You are viewing the page for May. 20, 2008
  Select another date:
<<back forward>> -- News and information about meteor showers, solar flares, auroras, and near-Earth asteroids
Current conditions
Solar wind
speed: 500.2 km/sec
density: 1.8 protons/cm3
explanation | more data
Updated: Today at 2245 UT
X-ray Solar Flares
6-hr max: A3
2240 UT May20
24-hr: A3
2240 UT May20
explanation | more data
Updated: Today at: 2245 UT
Daily Sun: 19 May 08
These small sunspots pose no threat for solar flares. Credit: SOHO/MDI
Sunspot number: 28
What is the sunspot number?
Updated 19 May 2008
Far side of the Sun:
This holographic image reveals one possible, small high-latitude sunspot on the far side of the sun. Image credit: SOHO/MDI
Planetary K-index
Now: Kp= 2 quiet
24-hr max: Kp= 3
explanation | more data
Current Auroral Oval:
Switch to: Europe, USA, New Zealand, Antarctica
What is the auroral oval?
Interplanetary Mag. Field
Btotal: 7.8 nT
Bz: 6.0 nT north
explanation | more data
Updated: Today at 2245 UT
Coronal Holes:
A solar wind stream flowing from the indicated coronal hole could reach Earth on May 20th or 21st. Credit: SOHO Extreme UV Telescope
NOAA Forecasts
Updated at: 2008 May 20 2203 UTC
0-24 hr
24-48 hr
01 %
01 %
01 %
01 %
Geomagnetic Storms:
Probabilities for significant disturbances in Earth's magnetic field are given for three activity levels: active, minor storm, severe storm
Updated at: 2008 May 20 2203 UTC
0-24 hr
24-48 hr
40 %
25 %
15 %
10 %
05 %
01 %
High latitudes
0-24 hr
24-48 hr
30 %
40 %
35 %
20 %
15 %
10 %
What's up in Space
May 20, 2008
FLYBY ALERT! Space shuttle Discovery launches on May 31st. Get your flyby alerts from Space Weather PHONE  

ISS MARATHON: The 2008 "ISS Marathon" gets underway this week when the International Space Station spends three days (May 21-23) in almost-constant sunlight. Sky watchers in Europe and North America can see the bright spaceship gliding overhead two to four times each night. Please try our new and improved Simple Satellite Tracker to find out when to look.

POLLEN MOON: Veteran astrophotographer P-M Hedén of Vallentuna, Sweden, has seen a lot of things in the night sky, but last night offered something new. "Wow!" he says. "I've never seen a Moon halo like this before."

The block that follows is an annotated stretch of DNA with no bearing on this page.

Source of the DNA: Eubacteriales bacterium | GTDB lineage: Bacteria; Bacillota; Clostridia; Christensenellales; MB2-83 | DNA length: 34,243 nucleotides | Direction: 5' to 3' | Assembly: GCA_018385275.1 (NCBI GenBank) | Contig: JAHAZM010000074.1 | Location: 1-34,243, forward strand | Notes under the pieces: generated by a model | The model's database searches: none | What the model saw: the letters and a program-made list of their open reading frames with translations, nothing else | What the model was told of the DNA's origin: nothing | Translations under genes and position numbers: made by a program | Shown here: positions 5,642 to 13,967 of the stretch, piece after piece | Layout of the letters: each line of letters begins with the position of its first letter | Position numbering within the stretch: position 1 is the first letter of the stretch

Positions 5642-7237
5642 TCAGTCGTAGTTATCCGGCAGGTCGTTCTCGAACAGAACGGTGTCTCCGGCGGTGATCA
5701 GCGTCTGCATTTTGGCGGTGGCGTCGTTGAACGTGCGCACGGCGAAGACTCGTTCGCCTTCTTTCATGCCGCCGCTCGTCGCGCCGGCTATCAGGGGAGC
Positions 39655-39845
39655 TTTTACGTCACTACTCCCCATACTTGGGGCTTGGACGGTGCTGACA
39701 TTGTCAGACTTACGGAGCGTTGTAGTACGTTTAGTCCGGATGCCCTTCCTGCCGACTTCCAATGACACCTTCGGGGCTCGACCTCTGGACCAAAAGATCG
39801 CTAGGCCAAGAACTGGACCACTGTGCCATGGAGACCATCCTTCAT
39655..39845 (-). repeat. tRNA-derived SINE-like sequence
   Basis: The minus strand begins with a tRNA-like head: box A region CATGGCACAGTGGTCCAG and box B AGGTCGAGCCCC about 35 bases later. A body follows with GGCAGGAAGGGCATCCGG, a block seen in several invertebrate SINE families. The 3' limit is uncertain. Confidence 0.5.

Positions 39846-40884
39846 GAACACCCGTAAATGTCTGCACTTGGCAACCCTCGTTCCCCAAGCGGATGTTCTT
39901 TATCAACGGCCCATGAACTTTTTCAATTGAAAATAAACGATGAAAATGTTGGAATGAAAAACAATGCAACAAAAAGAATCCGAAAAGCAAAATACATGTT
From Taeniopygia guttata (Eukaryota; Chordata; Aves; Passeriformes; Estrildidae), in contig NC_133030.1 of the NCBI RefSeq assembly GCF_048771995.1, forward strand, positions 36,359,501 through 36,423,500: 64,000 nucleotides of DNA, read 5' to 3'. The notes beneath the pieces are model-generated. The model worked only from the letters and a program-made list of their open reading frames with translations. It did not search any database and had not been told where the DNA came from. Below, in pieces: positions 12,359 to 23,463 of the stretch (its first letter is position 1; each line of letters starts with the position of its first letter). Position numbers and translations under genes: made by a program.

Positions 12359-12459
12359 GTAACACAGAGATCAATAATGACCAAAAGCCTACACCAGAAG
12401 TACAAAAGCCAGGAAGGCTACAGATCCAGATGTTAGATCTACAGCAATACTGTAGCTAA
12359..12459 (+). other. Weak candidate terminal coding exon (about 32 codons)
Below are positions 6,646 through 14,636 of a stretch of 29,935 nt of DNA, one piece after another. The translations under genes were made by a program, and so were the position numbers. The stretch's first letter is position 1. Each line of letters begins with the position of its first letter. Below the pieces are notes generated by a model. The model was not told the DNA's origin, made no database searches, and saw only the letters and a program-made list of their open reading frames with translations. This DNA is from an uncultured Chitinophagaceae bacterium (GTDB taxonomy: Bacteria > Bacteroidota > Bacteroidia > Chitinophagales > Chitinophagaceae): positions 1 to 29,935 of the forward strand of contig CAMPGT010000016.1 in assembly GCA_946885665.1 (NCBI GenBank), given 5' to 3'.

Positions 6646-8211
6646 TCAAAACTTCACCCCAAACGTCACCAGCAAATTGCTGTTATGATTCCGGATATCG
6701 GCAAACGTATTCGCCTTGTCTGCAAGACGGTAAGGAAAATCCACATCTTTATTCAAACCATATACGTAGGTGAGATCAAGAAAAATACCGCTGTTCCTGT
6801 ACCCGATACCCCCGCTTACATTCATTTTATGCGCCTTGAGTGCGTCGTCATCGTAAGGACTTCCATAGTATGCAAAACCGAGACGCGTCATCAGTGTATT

Photo details: Canon 450D, 75-300mm Carl Zeiss lens

Soft colors. Elliptical rings. A dark Scandinavian forest. It all adds up to a special type of halo called a "pollen corona." Each year, trees of the Northern forests release copious clouds of pollen. These airborne allergens not only make you sneeze, but also they diffract light, producing colorful rings around the sun and Moon. Because pollen particles are non-spherical, the coronas they make are elongated, sometimes with bright patches on their rings. "It was really beautiful," says Hedén.

more images: from Gote Flodqvist of Karolinska University Hospital, Campus Solna, Sweden; from Jan Plachý of the Czech Republic

S IS FOR... space weather? "Today, the sun seems to be paying tribute to," reports Pete Lawrence who sends this picture from his backyard observatory in Selsey, UK:

Not really. The S is a swirl of bright magnetic froth around sunspot 996; any advertisement is purely coincidental. Instead, pays tribute to the sun, which puts on a good show even at the lowest ebb of the sunspot cycle. If you have a solar telescope, take a look.

more images: from R. Purington and J. Stetson of South Portland, Maine; from Mike Strieber of Las Vegas, Nevada; from R. Purington, M. Ouellette and J. Stetson of South Portland, Maine;

April 2008 Aurora Gallery
[Aurora Alerts] [Night-sky Cameras]

Near-Earth Asteroids
Potentially Hazardous Asteroids (PHAs) are space rocks larger than approximately 100m that can come closer to Earth than 0.05 AU. None of the known PHAs is on a collision course with our planet, although astronomers are finding new ones all the time. [comment]
On May 20, 2008 there were 953 potentially hazardous asteroids.
May 2008 Earth-asteroid encounters:
Miss Distance
2008 HG
May 5
17 LD
90 m
2008 DE
May 9
17 LD
550 m
2008 HD2
May 9
6.5 LD
40 m
2008 JL24
May 10
0.4 LD
5 m
2008 HR3
May 11
3.1 LD
50 m
2008 HW1
May 14
72 LD
1.4 km
Notes: LD means "Lunar Distance." 1 LD = 384,401 km, the distance between Earth and the Moon. 1 LD also equals 0.00256 AU. MAG is the visual magnitude of the asteroid on the date of closest approach.
Essential Links
NOAA Space Weather Prediction Center
  The official U.S. government bureau for real-time monitoring of solar and geophysical events, research in solar-terrestrial physics, and forecasting solar and geophysical disturbances.
Atmospheric Optics
  The first place to look for information about sundogs, pillars, rainbows and related phenomena.
Solar and Heliospheric Observatory
  Realtime and archival images of the Sun from SOHO.
Daily Sunspot Summaries
  From the NOAA Space Environment Center
Current Solar Images
  from the National Solar Data Analysis Center
  more links...
©2008, -- This site is penned daily by Dr. Tony Phillips.
©2019 All rights reserved.